Objectives The purpose of this study was to determine how reduced plantar cutaneous sensation influences static postural control in individuals with and without CAI. Design A case-control study design. Methods Twenty-six individuals with self-reported CAI and 26 matched healthy controls participated in this study. The plantar aspect of the participants’ foot was then submersed in ice water (0 °C) for 10 min to reduce plantar sensation. Before and after the cooling procedure, plantar cutaneous sensation thresholds and single leg balance with eyes open and closed were assessed. Results Significantly, higher scores were observed in both groups after ice water submersion (p < 0.001) indicating a significant reduction in the plantar cutaneous sensitivity after the cooling procedure. In single limb balance with eyes open, there were significant intervention main effects for the TTB ML mean (p < 0.001), TTB AP mean (p = 0.035) and TTB ML SD (p = 0.021); indicating postural control improvement in both groups post-cooling. In single limb balance with eyes closed, Group × Intervention interactions were observed for the TTB AP mean (p = 0.003) and TTB AP SD (p = 0.017); indicating postural control deficits in CAI group post-cooling, but no changes in the control group. Conclusions The main finding of this study was that reduced plantar cutaneous sensation induced by an ice submersion procedure caused eyes closed postural control impairments in those with CAI but not healthy controls. The present investigation demonstrated that the ability to dynamically reweight among sensory inputs to maintain postural stability appears to be diminished in CAI patients compared to healthy controls.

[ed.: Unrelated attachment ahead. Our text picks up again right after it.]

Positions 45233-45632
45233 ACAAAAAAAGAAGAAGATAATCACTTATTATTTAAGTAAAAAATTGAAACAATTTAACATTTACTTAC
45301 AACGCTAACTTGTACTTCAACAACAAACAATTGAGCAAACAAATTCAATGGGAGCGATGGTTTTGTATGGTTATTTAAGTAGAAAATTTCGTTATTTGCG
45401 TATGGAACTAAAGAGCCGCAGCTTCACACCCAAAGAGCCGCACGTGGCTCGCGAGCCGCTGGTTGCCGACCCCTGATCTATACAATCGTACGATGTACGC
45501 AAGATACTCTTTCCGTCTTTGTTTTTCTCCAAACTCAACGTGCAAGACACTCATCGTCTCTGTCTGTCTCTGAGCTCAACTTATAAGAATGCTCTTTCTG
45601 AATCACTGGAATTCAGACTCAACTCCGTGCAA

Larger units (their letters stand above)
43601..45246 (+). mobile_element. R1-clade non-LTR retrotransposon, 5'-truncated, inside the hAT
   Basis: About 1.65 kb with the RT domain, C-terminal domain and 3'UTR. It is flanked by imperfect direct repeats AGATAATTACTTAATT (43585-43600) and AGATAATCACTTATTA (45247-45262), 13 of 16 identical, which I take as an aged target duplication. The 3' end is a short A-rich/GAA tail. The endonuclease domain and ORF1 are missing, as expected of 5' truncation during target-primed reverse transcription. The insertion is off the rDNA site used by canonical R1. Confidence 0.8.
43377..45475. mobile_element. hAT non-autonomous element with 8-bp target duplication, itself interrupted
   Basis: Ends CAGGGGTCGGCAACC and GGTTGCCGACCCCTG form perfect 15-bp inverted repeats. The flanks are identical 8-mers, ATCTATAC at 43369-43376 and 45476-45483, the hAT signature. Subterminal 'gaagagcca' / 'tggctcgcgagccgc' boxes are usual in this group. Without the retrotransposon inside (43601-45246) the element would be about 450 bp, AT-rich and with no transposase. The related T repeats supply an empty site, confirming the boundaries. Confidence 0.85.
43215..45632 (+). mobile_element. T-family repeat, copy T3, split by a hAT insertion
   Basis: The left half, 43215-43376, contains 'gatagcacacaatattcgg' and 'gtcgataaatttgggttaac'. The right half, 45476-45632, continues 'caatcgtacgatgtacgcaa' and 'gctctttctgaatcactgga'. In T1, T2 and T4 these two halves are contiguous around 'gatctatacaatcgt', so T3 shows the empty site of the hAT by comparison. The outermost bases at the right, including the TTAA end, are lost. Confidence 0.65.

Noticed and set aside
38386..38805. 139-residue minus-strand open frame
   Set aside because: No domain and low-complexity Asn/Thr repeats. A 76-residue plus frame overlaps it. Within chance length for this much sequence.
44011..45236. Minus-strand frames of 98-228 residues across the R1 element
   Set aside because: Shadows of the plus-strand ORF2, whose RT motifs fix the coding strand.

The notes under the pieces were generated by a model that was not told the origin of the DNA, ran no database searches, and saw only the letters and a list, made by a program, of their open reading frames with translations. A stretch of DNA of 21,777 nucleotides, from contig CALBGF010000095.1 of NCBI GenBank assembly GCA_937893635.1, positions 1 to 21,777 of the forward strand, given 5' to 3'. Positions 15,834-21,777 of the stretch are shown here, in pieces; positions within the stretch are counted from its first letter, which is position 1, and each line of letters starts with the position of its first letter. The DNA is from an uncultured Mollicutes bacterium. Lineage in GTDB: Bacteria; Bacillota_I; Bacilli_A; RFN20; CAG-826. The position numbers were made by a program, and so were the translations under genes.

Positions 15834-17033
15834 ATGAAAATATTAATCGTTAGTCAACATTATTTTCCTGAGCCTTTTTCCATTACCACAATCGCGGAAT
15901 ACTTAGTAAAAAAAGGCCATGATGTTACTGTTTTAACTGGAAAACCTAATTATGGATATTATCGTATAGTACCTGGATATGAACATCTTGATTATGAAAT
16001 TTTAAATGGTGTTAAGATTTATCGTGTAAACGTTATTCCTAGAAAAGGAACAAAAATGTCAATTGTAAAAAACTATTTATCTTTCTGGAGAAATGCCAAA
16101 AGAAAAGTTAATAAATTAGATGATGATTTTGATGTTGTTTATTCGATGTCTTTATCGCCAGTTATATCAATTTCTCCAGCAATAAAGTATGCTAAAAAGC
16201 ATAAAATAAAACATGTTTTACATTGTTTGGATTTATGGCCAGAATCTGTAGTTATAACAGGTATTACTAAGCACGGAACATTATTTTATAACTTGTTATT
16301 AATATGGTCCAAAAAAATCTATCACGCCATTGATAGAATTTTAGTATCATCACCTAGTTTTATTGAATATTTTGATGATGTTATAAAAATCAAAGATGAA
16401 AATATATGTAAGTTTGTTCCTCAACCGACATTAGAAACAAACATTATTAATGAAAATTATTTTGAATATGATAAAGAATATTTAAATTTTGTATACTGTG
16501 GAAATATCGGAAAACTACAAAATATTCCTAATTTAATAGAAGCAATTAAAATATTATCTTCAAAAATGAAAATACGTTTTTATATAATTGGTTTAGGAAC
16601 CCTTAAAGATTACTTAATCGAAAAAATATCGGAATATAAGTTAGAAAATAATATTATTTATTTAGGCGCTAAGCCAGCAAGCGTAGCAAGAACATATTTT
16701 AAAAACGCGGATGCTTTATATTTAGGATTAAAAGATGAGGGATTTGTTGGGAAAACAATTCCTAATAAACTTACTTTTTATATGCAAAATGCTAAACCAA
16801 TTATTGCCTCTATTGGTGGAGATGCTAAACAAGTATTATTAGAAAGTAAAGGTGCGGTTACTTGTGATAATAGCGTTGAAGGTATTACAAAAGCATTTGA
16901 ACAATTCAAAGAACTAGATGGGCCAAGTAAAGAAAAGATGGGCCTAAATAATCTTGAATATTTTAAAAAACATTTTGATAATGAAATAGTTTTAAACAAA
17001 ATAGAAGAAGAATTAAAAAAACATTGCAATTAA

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All Science Journal Classification (ASJC) codes
- Orthopedics and Sports Medicine
- Physical Therapy, Sports Therapy and Rehabilitation